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Professional curiosity

What is professional curiosity and why is it important?

Professional curiosity is where a practitioner explores and proactively tries to understand what is happening within a family or for an individual, rather than making assumptions or taking a single source of information and accepting it at face value.

It means:

  • Testing out professional assumptions about different types of families.
  • Considering information from different sources to gain a better understanding of family functioning which, in turn, helps to make predictions about what is likely to happen in the future.
  • Seeing past the obvious
  • Questioning what is being observed.

It is a combination of looking, listening, asking direct questions, checking out and reflecting on ALL of the information received. Professional curiosity is a recurring theme within safeguarding reviews, highlighting the need to fully understand a family’s situation. Therefore professional curiosity is important, as it enables a practitioner to have a holistic view and understanding of what is happening within a family and what life is like for the child and use this information to fully assess potential risks. Being professionally curious enables practitioners to challenge parents/ carers, in order to understand a child or young person’s needs, vulnerability or risk, while maintaining an objective, professional and supportive approach.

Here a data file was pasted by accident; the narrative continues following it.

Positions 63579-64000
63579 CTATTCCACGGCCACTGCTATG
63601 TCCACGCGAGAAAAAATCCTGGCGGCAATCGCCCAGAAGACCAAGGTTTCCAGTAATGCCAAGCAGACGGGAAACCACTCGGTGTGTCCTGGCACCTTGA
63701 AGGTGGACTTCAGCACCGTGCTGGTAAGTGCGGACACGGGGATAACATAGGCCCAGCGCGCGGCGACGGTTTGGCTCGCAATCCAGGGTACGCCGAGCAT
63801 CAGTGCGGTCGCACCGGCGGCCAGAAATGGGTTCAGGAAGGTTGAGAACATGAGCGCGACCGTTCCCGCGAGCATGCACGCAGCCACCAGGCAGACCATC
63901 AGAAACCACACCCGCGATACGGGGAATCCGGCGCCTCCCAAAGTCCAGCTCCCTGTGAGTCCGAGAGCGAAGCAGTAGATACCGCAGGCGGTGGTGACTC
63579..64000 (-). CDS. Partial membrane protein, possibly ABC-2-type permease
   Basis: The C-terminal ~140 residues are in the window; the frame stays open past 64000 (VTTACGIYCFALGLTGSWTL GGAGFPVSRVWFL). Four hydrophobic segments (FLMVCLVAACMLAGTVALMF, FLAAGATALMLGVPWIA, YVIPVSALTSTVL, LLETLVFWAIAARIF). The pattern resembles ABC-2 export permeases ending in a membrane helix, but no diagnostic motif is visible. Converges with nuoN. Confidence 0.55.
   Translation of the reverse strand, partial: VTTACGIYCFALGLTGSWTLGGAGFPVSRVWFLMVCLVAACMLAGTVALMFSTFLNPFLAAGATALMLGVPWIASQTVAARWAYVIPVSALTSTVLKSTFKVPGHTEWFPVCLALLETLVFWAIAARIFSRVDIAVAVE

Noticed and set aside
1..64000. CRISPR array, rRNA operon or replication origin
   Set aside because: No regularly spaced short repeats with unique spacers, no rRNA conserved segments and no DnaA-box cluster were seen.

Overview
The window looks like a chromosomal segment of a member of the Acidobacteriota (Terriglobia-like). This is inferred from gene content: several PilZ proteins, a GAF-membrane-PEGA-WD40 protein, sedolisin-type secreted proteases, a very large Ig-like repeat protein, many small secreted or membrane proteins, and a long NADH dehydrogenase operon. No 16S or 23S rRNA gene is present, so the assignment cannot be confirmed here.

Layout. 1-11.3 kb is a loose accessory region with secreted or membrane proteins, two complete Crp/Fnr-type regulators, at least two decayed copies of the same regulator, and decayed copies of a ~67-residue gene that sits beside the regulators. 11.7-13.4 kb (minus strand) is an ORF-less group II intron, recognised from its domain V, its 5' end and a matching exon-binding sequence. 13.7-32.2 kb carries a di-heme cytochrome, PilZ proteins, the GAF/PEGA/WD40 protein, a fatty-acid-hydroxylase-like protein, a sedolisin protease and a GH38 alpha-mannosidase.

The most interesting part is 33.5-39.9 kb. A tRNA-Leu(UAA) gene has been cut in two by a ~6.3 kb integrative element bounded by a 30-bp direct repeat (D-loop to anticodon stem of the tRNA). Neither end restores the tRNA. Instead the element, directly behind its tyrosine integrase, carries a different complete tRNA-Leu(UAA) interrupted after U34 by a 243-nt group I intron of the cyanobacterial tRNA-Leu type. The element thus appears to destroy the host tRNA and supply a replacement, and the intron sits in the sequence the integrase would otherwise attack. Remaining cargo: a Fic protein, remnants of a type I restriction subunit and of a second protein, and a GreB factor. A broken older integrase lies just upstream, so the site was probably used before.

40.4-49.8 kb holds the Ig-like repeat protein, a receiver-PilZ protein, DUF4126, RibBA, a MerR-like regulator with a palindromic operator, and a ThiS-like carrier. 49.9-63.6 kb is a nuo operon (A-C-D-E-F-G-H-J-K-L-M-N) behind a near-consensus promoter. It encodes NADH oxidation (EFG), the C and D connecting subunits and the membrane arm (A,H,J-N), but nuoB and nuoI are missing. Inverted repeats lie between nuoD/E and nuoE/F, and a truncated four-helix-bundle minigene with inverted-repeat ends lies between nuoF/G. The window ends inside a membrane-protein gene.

How can practitioners be professionally curious?

  • Explain at the first visit that you may have to ask personal or sensitive questions – set expectations and explain the process that you are following and the possible outcomes of this
  • Never disregard information because it does not fit with your understanding – be open to the unexpected and be willing to change your opinion
  • Do not make presumptions or assumptions about what is happening in a family home
  • Ask questions in an open and relaxed manner – explain that the intention is not to interrogate but to understand
  • Beware of inconsistent explanations, vague or retracted disclosures
  • Do not discount concerns just because they are unproven – concerns may be both valid and impossible to substantiate
  • Explanations from the family need to be collated with observation and other sources of information – is the overall picture consistent?
  • Home visits should include seeing the whole home, especially where the child sleeps when relevant
  • Think family – who else has an important role in the child’s life?
  • Seek consent to speak to the professional network– serious case reviews repeatedly find that had all of the information held by different agencies been collated it would have led to a much clearer picture of the risk to the child. Consider do you need to share information to safeguard and promote the welfare of the child/ren considering another legal basis such as public task? If needed consult your line manager or see information exchange section (See Information Exchange section).
  • Be aware of how your own background, culture and beliefs impact on the way you interpret a situation
  • Seek a second opinion – talk any doubts through with an appropriate colleague, i.e. (depending on your role) your designated safeguarding lead, in peer or line supervision
  • Use the day in the life tool to better understand the lived experience of the child and hear their voice.


You can access the HSCP learning from reviews training sessions here.

You can access the IOWSCP training here.